Local and External Moisture Sources for the Arctic Warming over the Barents–Kara Seas

Local and External Moisture Sources for the Arctic Warming over the Barents–Kara Seas AbstractWater vapor is critical to Arctic sea ice loss and surface air warming, particularly in winter. Whether the local process or poleward transport from lower latitudes can explain the Arctic warming is still a controversial issue. In this work, a hydrological tool, a dynamical recycling model (DRM) based on time-backward Lagrangian moisture tracking, is applied to quantitatively evaluate the relative contributions of local evaporation and external sources to Barents–Kara Seas (BKS) moisture in winter during 1979–2015. On average, the local and external moistures explain 35.4% and 57.3% of BKS moisture, respectively. The BKS, Norwegian Sea, and midlatitude North Atlantic are the three major sources and show significant increasing trends of moisture contribution. The local moisture contribution correlates weakly to downward infrared radiation (IR) but significantly to sea ice variation, which suggests that the recent-decade increase of local moisture contribution is only a manifestation of sea ice melting. In contrast, the external moisture contribution significantly correlates to both downward IR and sea ice variation, thus suggesting that meridional moisture transport mainly explains the recent BKS warming.The moisture contributions due to different sources are governed by distinct circulation patterns. The negative Arctic Oscillation–like pattern suppresses external moisture but favors local evaporation. In the case of dominant external moisture, a well-organized wave train spanning from across the midlatitude Atlantic to mid–high-latitude Eurasia has the mid–high-latitude components similar to a positive-phase North Atlantic Oscillation with a Ural blocking to the east. Moreover, the meridional shift of the wave train pathway and the spatial scale of the wave train anomalies determine the transport passage and strength of the major external moisture sources. http://www.deepdyve.com/assets/images/DeepDyve-Logo-lg.png Journal of Climate American Meteorological Society

Local and External Moisture Sources for the Arctic Warming over the Barents–Kara Seas

Loading next page...
 
/lp/ams/local-and-external-moisture-sources-for-the-arctic-warming-over-the-JvT40D0hh1
Publisher
American Meteorological Society
Copyright
Copyright © American Meteorological Society
ISSN
1520-0442
D.O.I.
10.1175/JCLI-D-17-0203.1
Publisher site
See Article on Publisher Site

Abstract

AbstractWater vapor is critical to Arctic sea ice loss and surface air warming, particularly in winter. Whether the local process or poleward transport from lower latitudes can explain the Arctic warming is still a controversial issue. In this work, a hydrological tool, a dynamical recycling model (DRM) based on time-backward Lagrangian moisture tracking, is applied to quantitatively evaluate the relative contributions of local evaporation and external sources to Barents–Kara Seas (BKS) moisture in winter during 1979–2015. On average, the local and external moistures explain 35.4% and 57.3% of BKS moisture, respectively. The BKS, Norwegian Sea, and midlatitude North Atlantic are the three major sources and show significant increasing trends of moisture contribution. The local moisture contribution correlates weakly to downward infrared radiation (IR) but significantly to sea ice variation, which suggests that the recent-decade increase of local moisture contribution is only a manifestation of sea ice melting. In contrast, the external moisture contribution significantly correlates to both downward IR and sea ice variation, thus suggesting that meridional moisture transport mainly explains the recent BKS warming.The moisture contributions due to different sources are governed by distinct circulation patterns. The negative Arctic Oscillation–like pattern suppresses external moisture but favors local evaporation. In the case of dominant external moisture, a well-organized wave train spanning from across the midlatitude Atlantic to mid–high-latitude Eurasia has the mid–high-latitude components similar to a positive-phase North Atlantic Oscillation with a Ural blocking to the east. Moreover, the meridional shift of the wave train pathway and the spatial scale of the wave train anomalies determine the transport passage and strength of the major external moisture sources.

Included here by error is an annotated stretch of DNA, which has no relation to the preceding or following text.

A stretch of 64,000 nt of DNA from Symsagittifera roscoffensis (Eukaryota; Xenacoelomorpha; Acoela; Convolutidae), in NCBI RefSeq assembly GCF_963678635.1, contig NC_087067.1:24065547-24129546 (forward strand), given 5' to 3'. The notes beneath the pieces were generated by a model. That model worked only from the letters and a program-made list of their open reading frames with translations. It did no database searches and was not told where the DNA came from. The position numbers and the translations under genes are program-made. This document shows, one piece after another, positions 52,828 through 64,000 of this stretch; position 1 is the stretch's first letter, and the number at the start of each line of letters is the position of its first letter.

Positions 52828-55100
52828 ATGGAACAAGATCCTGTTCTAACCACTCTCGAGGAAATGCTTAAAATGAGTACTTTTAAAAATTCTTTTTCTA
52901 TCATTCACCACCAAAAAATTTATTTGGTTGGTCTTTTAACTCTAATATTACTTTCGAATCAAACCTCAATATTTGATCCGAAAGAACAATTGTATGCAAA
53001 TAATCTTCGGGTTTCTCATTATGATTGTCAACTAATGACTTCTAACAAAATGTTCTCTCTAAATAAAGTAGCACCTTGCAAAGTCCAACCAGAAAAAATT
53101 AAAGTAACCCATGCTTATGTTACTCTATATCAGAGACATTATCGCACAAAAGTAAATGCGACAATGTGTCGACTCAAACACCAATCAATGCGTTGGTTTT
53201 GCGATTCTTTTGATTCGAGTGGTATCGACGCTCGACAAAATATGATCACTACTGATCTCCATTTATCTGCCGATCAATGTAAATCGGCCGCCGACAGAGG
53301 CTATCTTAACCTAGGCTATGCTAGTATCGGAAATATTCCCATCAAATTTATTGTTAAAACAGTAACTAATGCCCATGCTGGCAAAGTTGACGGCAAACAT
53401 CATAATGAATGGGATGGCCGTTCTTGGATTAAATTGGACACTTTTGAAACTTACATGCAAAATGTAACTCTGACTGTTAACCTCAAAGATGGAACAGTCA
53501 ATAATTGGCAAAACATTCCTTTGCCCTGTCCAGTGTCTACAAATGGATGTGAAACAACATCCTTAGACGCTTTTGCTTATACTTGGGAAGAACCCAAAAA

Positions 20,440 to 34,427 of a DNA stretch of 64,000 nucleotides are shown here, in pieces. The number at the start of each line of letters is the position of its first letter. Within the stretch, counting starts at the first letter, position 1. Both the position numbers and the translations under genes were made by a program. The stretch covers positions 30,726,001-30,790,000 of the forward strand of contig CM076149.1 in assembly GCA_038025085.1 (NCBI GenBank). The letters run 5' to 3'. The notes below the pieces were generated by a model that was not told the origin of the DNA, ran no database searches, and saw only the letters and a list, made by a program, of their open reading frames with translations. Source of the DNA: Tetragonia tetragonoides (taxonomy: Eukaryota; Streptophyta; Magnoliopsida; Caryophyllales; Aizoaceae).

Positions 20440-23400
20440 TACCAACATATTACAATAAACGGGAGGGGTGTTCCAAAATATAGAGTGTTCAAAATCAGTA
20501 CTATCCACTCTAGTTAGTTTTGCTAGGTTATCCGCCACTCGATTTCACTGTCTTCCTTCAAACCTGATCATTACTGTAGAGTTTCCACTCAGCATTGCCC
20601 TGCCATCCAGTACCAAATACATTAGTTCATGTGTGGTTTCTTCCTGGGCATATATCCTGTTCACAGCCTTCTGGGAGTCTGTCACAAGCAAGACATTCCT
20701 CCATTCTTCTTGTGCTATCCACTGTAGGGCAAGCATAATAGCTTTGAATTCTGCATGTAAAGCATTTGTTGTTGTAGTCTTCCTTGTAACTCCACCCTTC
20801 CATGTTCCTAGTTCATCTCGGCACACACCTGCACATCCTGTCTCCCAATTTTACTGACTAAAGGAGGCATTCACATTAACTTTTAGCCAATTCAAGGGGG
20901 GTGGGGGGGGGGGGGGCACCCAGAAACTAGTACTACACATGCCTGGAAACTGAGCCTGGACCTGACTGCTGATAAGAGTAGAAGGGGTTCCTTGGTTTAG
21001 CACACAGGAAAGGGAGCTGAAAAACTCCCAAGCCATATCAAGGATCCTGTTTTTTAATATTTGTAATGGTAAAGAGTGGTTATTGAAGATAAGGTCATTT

Journal

Journal of ClimateAmerican Meteorological Society

Published: Mar 30, 2018

References

You’re reading a free preview. Subscribe to read the entire article.


DeepDyve is your
personal research library

It’s your single place to instantly
discover and read the research
that matters to you.

Enjoy affordable access to
over 18 million articles from more than
15,000 peer-reviewed journals.

All for just $49/month

Explore the DeepDyve Library

Search

Query the DeepDyve database, plus search all of PubMed and Google Scholar seamlessly

Organize

Save any article or search result from DeepDyve, PubMed, and Google Scholar... all in one place.

Access

Get unlimited, online access to over 18 million full-text articles from more than 15,000 scientific journals.

Your journals are on DeepDyve

Read from thousands of the leading scholarly journals from SpringerNature, Elsevier, Wiley-Blackwell, Oxford University Press and more.

All the latest content is available, no embargo periods.

See the journals in your area

DeepDyve

Freelancer

DeepDyve

Pro

Price

FREE

$49/month
$360/year

Save searches from
Google Scholar,
PubMed

Create lists to
organize your research

Export lists, citations

Read DeepDyve articles

Abstract access only

Unlimited access to over
18 million full-text articles

Print

20 pages / month

PDF Discount

20% off